It’s the late ‘60s in Harlem, New York and Frank Lucas (Washington) is the quiet unassuming chauffeur and confidante to one of the city's leading black crime bosses “Bumpy” Johnson (Williams). When Johnson suddenly dies of a heart attack, Lucas quickly takes over his operation seizing the opportunity to build his own empire by cutting out the middleman and importing pure heroin directly from Southeast Asia and selling at below-market prices. As his reputation grows, Narcotics lawman Richie Roberts (Crowe) becomes obsessed and determined to bring Lucas to justice through any means necessary.
A fact-based drama about one of the most complex and contradictory figures of the ‘70s, “American Gangster” heads straight for the jugular with a violent opening as Lucas pours petrol over a drug rival, sets him alight and finishes him off with several rounds of ammunition. With its poetically heightened dialogue, its fascination with the mechanics of crime and corruption, it’s a likeable and entertaining flick which teeters on the brink of being a classic but is bogged down by unwarranted scenes and excessive story telling. The first hour is spent jumping between Lucas’ life which is far more exciting to Robert’s mundane one which consists of divorce proceedings and custody battles with his wife. One’s a charismatic killer and drug peddler and the other is an honest and moralistic law enforcer who turns in a million dollars of drug money discovered in the trunk of a car but thinks nothing of cheating on his wife. Even though both are on opposite sides of the spectrum there are huge similarities between the pair as they seem to share a special code of work ethics and honor. “AG” picks up steam once again as the net closes in for Lucas and continues to the final act and showdown when the two adversaries finally occupy screen time together. With talents like Chiwetel Ejiofor, who plays Lucas’ brother and Idris Elba, a rival drug dealer “AG” also suffers from a case of cast over load with both actors and others such Common, T.I. and RZA given little opportunity to aptly display their acting chops.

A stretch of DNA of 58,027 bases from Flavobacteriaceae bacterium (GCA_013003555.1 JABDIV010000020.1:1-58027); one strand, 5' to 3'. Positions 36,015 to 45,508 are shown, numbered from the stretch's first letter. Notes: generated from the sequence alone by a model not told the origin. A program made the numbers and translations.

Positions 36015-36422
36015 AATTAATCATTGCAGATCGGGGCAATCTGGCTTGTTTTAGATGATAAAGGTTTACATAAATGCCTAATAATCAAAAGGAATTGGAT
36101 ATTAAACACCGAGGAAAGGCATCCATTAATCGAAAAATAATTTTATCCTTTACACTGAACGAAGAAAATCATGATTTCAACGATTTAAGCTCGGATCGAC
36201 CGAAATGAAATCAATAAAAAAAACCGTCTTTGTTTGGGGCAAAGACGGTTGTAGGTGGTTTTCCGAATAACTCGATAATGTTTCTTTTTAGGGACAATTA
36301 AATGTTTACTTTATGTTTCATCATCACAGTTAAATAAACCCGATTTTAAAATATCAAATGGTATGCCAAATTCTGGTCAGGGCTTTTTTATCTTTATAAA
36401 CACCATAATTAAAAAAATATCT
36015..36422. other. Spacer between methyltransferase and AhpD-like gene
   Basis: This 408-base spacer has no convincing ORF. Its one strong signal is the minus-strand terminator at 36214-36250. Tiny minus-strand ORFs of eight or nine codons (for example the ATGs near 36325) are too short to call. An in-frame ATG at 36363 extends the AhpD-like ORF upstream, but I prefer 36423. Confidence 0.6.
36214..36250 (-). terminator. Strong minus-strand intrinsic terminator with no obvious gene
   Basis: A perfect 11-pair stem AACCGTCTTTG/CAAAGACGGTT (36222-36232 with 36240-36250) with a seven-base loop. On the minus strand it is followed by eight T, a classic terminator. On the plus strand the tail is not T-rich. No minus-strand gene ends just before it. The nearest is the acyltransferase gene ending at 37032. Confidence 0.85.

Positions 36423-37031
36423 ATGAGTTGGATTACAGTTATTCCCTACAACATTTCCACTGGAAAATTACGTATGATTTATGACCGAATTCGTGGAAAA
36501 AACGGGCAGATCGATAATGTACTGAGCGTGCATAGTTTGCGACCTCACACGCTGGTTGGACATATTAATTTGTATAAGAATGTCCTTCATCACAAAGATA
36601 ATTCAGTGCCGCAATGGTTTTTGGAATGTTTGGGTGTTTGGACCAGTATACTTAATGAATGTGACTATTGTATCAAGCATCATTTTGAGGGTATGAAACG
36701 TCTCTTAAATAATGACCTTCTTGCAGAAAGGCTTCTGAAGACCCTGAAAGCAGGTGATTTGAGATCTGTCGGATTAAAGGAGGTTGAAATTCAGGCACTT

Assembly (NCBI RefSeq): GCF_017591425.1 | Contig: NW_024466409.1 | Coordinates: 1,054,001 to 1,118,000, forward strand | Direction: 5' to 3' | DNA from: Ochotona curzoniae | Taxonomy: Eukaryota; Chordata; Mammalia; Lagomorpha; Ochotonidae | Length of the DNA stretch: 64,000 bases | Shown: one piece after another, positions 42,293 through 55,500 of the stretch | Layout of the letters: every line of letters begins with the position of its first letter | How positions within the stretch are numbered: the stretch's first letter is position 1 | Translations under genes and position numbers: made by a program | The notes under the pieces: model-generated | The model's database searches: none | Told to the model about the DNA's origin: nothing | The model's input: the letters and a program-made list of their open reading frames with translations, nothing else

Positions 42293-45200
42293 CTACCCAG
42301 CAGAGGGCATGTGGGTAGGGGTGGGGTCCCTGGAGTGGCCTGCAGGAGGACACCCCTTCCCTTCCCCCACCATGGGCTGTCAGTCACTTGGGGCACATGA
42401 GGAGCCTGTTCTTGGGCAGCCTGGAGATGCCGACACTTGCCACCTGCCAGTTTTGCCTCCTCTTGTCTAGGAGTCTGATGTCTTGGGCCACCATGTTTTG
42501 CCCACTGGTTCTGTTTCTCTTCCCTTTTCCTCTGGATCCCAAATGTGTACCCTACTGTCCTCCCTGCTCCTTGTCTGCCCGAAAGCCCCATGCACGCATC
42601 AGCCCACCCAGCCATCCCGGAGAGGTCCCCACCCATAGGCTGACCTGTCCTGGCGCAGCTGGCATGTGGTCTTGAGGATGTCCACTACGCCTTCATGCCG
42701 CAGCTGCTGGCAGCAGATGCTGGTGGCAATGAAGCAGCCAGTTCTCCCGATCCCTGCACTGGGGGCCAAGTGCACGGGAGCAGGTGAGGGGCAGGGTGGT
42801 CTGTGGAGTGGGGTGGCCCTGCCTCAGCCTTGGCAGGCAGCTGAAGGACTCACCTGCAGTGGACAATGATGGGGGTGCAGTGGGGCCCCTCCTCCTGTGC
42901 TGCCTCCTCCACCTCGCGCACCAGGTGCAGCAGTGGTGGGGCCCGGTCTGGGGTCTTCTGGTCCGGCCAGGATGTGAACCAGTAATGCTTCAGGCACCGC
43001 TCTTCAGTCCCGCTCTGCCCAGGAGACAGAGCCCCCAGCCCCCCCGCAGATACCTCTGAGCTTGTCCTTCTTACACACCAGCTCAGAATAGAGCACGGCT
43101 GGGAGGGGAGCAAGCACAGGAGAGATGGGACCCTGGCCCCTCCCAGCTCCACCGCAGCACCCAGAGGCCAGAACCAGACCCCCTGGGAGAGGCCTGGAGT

Despite its minimal flaws, it brilliantly weaves in elements of other mob crime flicks such as “Scarface,” “Serpico,” “Godfather” and “The Untouchables” and should easily earn Washington an Oscar nod for his phenomenal and mesmerizing portrayal of Lucas. There are also powerful performances by Ruby Dee as Lucas' mother and Cuba Gooding Jr., who audiences last saw lolling on the grass with a bunch of 5th graders in “Daddy Day Camp.” Gooding plays a fellow Harlem drug dealer called ‘Mr. Untouchable’ Nicky Barnes who, like Lucas, was eventually prosecuted for federal and state drug violations but testified against several cohorts and corrupt officers in order to reduce his sentence.
With an excellent depiction of the seediest aspects of the American underworld, the perils of drug trafficking and graphic scenes of substance abuse “AG” isn’t a masterpiece, but it’s definitely engrossing and entertaining and comes exceptionally close to being a classic.